Since you need to minimize their exercise, young Bullmastiffs can be very rambunctious. They will romp with uncoordinated gawkiness all over your house. You need to substitute extra quantities of companionship and supervision during this trying time. Otherwise your young Bullmastiff will become bored and destructive and his powerful jaws can literally destroy your living room.
- Providing enough socialization. Most Bullmastiffs have protective instincts toward strangers. They need extensive exposure to friendly people so they learn to recognize the normal behaviors of "good guys." Then they can recognize the difference when someone acts abnormally. Without careful socialization, they may be suspicious of everyone – obviously not a good situation!
- Potential animal aggression. Many Bullmastiffs will not tolerate another dog of the same sex, and some won't tolerate the opposite sex either. Some Bullmastiffs have strong instincts to chase and seize cats and other fleeing creatures. If anything goes wrong in the breeding, socializing, training, or management of this breed, it is capable of seriously injuring or killing other animals.
- The strong temperament. Bullmastiffs have an independent mind of their own and are not pushovers to raise and train. Many Bullmastiffs are willful and dominant (they want to be the boss) and will make you prove that you can make them do things. You must show them, through absolute consistency, that you mean what you say.
To teach your Bullmastiff to listen to you, I recommend "Respect Training." My Bullmastiff Training page discusses the program you need.
- Bullmastiff sounds. Because of their short face, Bullmastiffs snort, grunt, and snore loudly. The sounds are endearing to some people; nerve-wracking to others.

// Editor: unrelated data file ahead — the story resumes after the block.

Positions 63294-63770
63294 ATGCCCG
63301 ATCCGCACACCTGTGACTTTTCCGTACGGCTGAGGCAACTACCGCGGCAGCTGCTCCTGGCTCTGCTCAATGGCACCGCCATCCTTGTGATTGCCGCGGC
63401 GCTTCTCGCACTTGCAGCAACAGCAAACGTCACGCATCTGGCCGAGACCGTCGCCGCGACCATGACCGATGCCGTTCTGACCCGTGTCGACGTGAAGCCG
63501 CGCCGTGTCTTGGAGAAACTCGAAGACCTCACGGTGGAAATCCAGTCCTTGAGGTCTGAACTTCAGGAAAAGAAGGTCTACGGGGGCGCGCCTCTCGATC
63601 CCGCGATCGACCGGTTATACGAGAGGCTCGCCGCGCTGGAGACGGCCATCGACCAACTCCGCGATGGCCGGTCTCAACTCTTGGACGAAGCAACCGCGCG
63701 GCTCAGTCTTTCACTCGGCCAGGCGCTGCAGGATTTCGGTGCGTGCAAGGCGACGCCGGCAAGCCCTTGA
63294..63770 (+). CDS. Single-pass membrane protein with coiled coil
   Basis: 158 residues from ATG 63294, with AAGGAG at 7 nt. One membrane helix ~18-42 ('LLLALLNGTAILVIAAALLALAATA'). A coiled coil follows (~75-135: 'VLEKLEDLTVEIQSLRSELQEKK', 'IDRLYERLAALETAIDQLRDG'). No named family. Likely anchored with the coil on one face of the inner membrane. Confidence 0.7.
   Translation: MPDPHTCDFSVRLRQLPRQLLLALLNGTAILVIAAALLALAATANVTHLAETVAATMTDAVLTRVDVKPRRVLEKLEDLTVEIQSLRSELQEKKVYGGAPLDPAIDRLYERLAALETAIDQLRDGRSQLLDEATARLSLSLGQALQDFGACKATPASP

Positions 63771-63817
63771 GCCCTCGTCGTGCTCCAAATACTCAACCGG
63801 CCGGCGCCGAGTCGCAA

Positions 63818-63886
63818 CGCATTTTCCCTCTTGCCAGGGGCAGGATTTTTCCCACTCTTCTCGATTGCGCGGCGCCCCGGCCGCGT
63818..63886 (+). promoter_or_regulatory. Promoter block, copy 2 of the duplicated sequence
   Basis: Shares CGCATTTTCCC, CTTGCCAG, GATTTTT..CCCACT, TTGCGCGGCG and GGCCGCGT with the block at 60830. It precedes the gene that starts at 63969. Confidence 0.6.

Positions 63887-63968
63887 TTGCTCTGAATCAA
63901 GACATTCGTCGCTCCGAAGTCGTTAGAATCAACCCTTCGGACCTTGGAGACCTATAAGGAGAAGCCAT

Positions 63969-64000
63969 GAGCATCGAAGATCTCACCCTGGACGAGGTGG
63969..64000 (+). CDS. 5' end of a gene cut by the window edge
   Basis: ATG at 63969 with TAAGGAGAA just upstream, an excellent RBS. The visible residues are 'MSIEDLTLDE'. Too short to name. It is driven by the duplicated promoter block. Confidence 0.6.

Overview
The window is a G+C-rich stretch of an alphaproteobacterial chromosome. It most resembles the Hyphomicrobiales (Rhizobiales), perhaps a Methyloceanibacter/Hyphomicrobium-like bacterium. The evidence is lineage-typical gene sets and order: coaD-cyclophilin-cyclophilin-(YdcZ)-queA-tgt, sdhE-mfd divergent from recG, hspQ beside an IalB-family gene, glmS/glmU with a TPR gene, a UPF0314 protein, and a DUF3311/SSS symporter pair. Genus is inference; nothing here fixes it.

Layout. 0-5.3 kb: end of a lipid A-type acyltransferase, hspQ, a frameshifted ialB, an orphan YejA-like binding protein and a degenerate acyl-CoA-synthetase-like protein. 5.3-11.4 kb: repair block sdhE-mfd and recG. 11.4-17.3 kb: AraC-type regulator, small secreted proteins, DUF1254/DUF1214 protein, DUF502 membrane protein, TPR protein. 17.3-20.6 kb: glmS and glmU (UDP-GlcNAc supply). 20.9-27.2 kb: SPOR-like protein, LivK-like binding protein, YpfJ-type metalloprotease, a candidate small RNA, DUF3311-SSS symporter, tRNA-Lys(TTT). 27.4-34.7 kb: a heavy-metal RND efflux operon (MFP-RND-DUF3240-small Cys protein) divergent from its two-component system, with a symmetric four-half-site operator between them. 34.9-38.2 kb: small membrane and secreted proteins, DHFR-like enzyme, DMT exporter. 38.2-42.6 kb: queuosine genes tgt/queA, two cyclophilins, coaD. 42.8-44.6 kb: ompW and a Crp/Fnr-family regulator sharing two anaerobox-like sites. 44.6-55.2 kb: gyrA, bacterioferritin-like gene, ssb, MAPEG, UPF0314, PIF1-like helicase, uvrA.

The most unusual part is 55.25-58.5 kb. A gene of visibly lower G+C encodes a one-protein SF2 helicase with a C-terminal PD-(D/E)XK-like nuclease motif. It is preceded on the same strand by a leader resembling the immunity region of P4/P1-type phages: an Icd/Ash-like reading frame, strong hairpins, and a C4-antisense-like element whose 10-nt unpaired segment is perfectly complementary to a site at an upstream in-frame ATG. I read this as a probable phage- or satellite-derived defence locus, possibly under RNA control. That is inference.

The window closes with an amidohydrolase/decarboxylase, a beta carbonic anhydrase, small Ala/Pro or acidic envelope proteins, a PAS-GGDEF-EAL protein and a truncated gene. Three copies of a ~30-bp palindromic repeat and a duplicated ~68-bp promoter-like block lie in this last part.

- Slobbering. Most people are not prepared for how much Bullmastiffs slobber and drool, especially after eating or drinking.
- Gassiness (flatulence). All short-faced breeds gulp air when they eat, and that air has to go somewhere, after all. However, commercial diets make flatulence worse by including fibrous or hard-to-digest ingredients. Bullmastiffs who are fed a homemade diet of real meat and vegetables have much less trouble with gassiness.
- Potential health problems. The lifespan of a Bullmastiff is short. An alarming number are crippled by bone and joint diseases and/or succumb to cancer in middle age. Read more about Bullmastiff Health.
- Potential legal liabilities. Bullmastiffs may be targeted for "banning" in certain areas, or refusal of homeowner insurance policies. Your friends and neighbors may be uncomfortable around this breed. In this day and age, the legal liabilities of owning any breed that looks intimidating and has a history as a guard dog should be seriously considered. People are quicker to sue if such a dog does anything even remotely questionable.
Frankly, most Bullmastiffs are "too much dog" for the average household. This is a serious working dog with tremendous strength. Very few people really have the ability to manage this breed.
To help you train and care for your dog
Dog training videos. Sometimes it's easier to train your puppy (or adult dog) when you can see the correct training techniques in action.
The problem is that most dog training videos on the internet are worthless, because they use the wrong training method. I recommend these dog training videos that are based on respect and leadership.
To learn more about training your dog to be calm and well-behaved, my dog training book is Teach Your Dog 100 English Words. It's a unique Vocabulary and Respect Training Program that will teach your dog to listen to you and do whatever you ask.
My dog buying guide, Dog Quest: Find The Dog Of Your Dreams, will teach you everything you need to know about finding a good-tempered, healthy dog.
My dog health care book, 11 Things You Must Do Right To Keep Your Dog Healthy and Happy, shows you how to help your dog live a longer life while avoiding health problems and unnecessary veterinary expenses.